United States District Court, District of Columbia
C. LAMBERTH UNITED STATES DISTRICT COURT
civil action was filed under 28 U.S.C. § 1605A and
arises out of the bombing of the United States Marine
barracks in Beirut, Lebanon on October 23, 1983. Foley v.
Islamic Republic of franco. 14-CV-01752-RCL(D.D.C2014).
ECFNo. 1 (Complaint). The nearly 80 plaintiffs in this action
include servicemen killed or injured in the terrorist attack,
their estates, and family members. Defendants were served
through diplomatic channels on May 17, 2016. ECF No. 38.
Prompted by defendants' failure to answer, and upon
affidavit by plaintiffs' counsel, the clerk of court
entered a default against defendants on July 21, 2016. ECF
Nos. 39 and 40. On July 27, 2016, plaintiffs' counsel
filed a motion for default judgment, asking this Court
"to take notice of the liability decisions entered in
the related cases of Peterson v. Islamic Republic of Iran
(Peterson 7), 264 F.Supp.2d. 46 (D.D.C. 2003) and
Fain v. Islamic Republic of Iran, 856 F.Supp.2d 109
(D.D.C. 2012)." ECF No. 41. That same day,
plaintiffs' counsel moved for the appointment of a
special master. ECF No. 42. This Court granted both motions
on October 25, 2016. ECF No. 45.
available under the FSIA-created cause of action
"include economic damages, solatium, pain and suffering,
and punitive damages." 28 U.S.C. § 1605A(c).
Survivors may recover damages for their pain and suffering;
estates of the deceased may recover economic losses stemming
from wrongful death to the victims of terrorism; family
members may recover solatium for their emotional injury; and
all plaintiffs may recover punitive damages. Valore v.
Islamic Republic of Iran, 700 F.Supp.2d 52, 82-83
the FSIA, a "default winner must prove damages in the
same manner and to the same extent as any other default
winner." Hill v. Republic of Iraq, 328 F.3d
680, 683 (D.C. Cir. 2003). A plaintiff "must prove that
the consequences of the defendants' conduct were
'reasonably certain (i.e., more likely than not) to
occur, and must prove the amount of the damages by a
reasonable estimate consistent with this [Circuit's]
application of the American rule on damages."'
Salazar v. Islamic Republic of Iran, 370 F.Supp.2d
105, 115-16 (D.D.C. 2005) (quoting Hill, 328 F.3d at
681 (internal quotations omitted)). Plaintiffs in this action
have amply demonstrated that defendants' commission of
acts of extrajudicial killing and provision of material
support and resources for such killing were reasonably
certain to - and indeed intended to - cause injury to
plaintiffs. Peterson v. Islamic Republic of Iran
(Peterson II), 515 F.Supp.2d 25, 37 (D.D.C. 2007).
of damage awards, the Court has received and reviewed the
recommendations of the special master and hereby ADOPTS,
without discussion, all facts found by and recommendations
made by the special master which conform to the
well-established damages frameworks articulated below.
See Peterson II, at 52-53; Valore, 700
F.Supp.2d at 84-87. The Court will, however, discuss those
instances where the special master has recommended awards
that deviate from these frameworks.
Pain and Suffering
appropriate damages for physical injury or mental disability
depends upon a myriad of factors. Where "death was
instantaneous there can be no recovery" Elahi v.
Islamic Republic of Iran, 124 F.Supp.2d 97, 112 (D.D.C.
2000) (citation omitted). See also Thuneibat v. Syrian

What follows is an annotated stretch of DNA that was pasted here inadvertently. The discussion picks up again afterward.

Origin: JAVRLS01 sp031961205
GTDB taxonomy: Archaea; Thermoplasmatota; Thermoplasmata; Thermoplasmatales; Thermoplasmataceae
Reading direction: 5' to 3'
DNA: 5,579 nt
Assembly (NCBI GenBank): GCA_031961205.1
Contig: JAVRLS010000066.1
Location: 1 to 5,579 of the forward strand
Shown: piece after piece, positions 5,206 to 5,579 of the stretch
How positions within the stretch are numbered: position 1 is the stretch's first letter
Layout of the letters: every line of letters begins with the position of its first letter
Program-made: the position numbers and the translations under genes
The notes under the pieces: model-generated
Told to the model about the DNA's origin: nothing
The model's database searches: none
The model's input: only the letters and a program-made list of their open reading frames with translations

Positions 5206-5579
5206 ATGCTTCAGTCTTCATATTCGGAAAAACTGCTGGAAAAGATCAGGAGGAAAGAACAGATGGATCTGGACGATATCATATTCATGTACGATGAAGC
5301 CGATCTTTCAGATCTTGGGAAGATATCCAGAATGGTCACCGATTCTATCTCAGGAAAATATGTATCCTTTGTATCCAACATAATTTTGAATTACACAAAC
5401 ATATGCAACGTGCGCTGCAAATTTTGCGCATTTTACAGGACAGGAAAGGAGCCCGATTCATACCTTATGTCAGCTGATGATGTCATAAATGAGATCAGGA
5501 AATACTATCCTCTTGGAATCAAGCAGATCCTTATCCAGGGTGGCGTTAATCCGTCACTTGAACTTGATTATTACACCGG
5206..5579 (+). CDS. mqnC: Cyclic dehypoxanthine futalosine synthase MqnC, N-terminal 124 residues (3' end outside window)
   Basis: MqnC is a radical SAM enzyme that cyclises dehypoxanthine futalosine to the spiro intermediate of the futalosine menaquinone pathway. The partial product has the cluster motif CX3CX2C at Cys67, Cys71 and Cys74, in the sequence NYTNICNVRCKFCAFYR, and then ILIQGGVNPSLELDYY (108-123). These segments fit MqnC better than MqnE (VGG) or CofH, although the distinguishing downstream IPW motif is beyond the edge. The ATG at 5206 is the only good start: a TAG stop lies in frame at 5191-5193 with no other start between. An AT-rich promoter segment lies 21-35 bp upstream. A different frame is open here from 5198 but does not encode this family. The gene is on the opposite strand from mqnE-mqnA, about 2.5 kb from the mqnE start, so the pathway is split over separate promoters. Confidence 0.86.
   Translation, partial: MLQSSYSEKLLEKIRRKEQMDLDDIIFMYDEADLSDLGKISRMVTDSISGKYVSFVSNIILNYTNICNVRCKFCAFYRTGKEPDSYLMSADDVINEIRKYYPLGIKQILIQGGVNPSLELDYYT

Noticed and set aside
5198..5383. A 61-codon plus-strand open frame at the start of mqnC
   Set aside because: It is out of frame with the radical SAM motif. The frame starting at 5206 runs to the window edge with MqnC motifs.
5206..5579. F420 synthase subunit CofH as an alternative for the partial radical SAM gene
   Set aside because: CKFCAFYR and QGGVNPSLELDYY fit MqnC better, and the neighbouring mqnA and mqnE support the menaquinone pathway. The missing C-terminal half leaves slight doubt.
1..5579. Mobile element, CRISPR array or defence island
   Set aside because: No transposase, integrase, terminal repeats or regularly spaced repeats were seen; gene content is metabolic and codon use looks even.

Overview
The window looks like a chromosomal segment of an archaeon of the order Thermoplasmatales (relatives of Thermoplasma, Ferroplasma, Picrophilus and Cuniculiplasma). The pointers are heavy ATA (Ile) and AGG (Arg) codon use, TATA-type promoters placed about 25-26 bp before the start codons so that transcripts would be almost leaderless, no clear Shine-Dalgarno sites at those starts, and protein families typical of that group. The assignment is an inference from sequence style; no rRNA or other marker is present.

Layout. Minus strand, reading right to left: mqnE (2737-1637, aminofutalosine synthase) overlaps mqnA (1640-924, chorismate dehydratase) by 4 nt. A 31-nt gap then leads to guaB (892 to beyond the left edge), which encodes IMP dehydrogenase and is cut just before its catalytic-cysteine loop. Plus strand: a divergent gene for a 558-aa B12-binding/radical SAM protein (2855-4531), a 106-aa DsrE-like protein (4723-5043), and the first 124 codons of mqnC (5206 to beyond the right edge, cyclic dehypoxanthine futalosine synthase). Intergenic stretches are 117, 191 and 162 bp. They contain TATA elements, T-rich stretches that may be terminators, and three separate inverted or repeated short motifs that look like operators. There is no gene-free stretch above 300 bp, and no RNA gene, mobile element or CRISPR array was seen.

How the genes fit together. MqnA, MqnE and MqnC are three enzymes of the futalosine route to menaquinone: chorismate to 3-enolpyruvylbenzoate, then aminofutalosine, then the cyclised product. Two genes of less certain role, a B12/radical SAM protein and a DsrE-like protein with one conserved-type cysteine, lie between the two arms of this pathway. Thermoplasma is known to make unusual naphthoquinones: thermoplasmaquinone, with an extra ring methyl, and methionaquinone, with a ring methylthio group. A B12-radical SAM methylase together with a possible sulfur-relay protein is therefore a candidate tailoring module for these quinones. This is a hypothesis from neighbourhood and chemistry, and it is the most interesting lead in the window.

Arab Republic, 167 F.Supp.3d 22, 39 n.4 (D.D.C. 2016)
(where plaintiffs "submit no evidence ... showing that
either of the [v]ictims suffered any pain and suffering prior
to their deaths in the suicide bombings, " damages must
be denied). Victims who survived a few minutes to a few hours
after the bombing typically receive an award of $1 million.
Elahi, 124F.Supp.2d at 113.
victims surviving for a longer period of time, this Court
considers "the severity of the pain immediately
following the injury, the length of hospitalization, and the
extent of the impairment that will remain with the victim for
the rest of his or her life." Peterson II, 515
F.Supp.2d at 52 n. 26 (citing Blais v. Islamic Republic
of Iran, 459 F.Supp.2d 40, 59 (D.D.C. 2006)). In
Peterson II, this Court adopted a general procedure
for the calculation of damages that begins with the baseline
assumption that persons suffering substantial injuries in
terrorist attacks are entitled to $5 million in compensatory
damages. Id. at 54. This approach is not rigidly
applied, however, and this Court has indicated it will
"depart upward from this baseline to $7-$ 12 million in
more severe instances of physical and psychological pain,
such as where victims suffered relatively more numerous and
severe injuries, were rendered quadriplegic, partially lost
vision and hearing, or were mistaken for dead, "
Valore, 700 F.Supp.2d at 84, and will "depart
downward to $2-$3 million where victims suffered only minor
shrapnel injuries or minor injury from small-arms fire."
O'Brien v. Islamic Republic of Iran, 853
F.Supp.2d 44, 47 (D.D.C. 2012) (citation and internal
quotation marks omitted).
servicemen suffering emotional, but no physical injury, this
Court has adopted a general framework for the calculation of
pain and suffering damages whereby they are "typically
awarded $1.5 million." Worley v. Islamic Republic of
Iran, 177 F.3d 283, 286 (D.D.C. 2016). See also
Davis v. Islamic Republic of Iran, 882 F.Supp.2d 7
(D.D.C. 2012) (awarding $1.5 million in damages to Marine
stationed aboard USS Iwo Jima at time of attack but
participated in recovery efforts and suffered from PTSD).
See also Peterson, 515 F.Supp.2d at 56;
Valore, 700 F.Supp.2d at 84.
following represent instances where the special master's
recommended awards for pain and suffering damages do not
comport with the frameworks articulated above.